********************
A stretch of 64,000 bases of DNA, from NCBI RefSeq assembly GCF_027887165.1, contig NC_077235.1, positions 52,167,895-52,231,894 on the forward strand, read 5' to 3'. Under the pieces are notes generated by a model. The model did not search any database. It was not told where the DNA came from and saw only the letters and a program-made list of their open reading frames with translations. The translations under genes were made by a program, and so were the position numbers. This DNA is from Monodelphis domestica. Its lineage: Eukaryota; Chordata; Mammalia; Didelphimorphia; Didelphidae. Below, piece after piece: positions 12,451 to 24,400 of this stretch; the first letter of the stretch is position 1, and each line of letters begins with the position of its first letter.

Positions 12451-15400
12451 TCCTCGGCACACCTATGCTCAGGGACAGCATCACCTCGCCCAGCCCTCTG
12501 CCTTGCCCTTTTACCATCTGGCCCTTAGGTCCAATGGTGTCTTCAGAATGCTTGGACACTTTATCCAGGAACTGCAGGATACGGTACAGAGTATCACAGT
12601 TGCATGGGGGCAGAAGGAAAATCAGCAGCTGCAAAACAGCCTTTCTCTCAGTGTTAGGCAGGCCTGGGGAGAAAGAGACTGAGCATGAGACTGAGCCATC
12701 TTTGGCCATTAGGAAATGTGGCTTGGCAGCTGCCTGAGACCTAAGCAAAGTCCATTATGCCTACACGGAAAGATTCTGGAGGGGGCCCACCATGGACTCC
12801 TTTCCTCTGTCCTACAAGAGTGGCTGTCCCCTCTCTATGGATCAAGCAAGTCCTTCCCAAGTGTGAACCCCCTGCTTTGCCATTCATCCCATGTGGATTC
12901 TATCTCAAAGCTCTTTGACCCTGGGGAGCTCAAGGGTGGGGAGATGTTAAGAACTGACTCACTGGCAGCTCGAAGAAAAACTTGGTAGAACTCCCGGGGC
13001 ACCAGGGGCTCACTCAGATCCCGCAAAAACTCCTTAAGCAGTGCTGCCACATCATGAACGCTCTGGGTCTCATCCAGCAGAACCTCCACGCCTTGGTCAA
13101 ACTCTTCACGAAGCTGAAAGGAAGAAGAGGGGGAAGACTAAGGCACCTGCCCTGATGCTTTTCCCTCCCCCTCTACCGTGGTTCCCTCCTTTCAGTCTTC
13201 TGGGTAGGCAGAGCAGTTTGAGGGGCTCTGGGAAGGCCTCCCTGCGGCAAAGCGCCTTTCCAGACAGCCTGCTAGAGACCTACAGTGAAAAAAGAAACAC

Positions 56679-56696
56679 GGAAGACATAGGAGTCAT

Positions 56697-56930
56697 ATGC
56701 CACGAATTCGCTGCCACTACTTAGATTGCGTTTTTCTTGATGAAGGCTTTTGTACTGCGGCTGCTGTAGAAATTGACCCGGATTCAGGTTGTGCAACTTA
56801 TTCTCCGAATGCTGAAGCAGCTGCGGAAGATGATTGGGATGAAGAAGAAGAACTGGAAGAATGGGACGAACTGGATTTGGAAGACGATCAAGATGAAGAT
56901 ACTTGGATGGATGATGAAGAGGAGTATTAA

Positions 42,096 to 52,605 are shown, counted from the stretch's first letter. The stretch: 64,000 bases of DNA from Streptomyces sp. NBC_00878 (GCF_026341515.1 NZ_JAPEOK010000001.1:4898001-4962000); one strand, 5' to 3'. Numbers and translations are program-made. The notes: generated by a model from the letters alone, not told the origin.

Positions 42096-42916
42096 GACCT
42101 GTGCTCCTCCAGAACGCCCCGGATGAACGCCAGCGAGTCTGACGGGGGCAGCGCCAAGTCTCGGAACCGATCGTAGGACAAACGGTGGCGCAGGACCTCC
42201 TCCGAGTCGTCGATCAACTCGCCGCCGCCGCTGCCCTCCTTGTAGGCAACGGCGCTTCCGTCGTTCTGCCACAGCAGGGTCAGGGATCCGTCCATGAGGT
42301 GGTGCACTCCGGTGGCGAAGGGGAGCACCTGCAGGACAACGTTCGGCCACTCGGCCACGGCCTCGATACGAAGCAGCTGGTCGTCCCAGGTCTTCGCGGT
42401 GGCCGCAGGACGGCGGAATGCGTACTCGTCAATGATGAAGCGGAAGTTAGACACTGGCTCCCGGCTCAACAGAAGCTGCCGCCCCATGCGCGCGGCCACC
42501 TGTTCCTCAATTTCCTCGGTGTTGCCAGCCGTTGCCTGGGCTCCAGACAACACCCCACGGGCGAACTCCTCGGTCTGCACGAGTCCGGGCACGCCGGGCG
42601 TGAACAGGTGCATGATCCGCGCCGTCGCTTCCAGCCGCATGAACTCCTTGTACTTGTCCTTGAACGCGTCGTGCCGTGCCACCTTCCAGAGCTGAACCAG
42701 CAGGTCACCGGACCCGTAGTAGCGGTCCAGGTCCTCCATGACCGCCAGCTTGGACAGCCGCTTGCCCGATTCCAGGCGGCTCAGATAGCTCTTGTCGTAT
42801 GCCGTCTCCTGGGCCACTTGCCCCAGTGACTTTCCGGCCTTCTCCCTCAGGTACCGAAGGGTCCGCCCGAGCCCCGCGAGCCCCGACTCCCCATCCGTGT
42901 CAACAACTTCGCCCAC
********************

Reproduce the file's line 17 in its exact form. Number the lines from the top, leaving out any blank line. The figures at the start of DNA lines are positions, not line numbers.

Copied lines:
56801 TTCTCCGAATGCTGAAGCAGCTGCGGAAGATGATTGGGATGAAGAAGAAGAACTGGAAGAATGGGACGAACTGGATTTGGAAGACGATCAAGATGAAGAT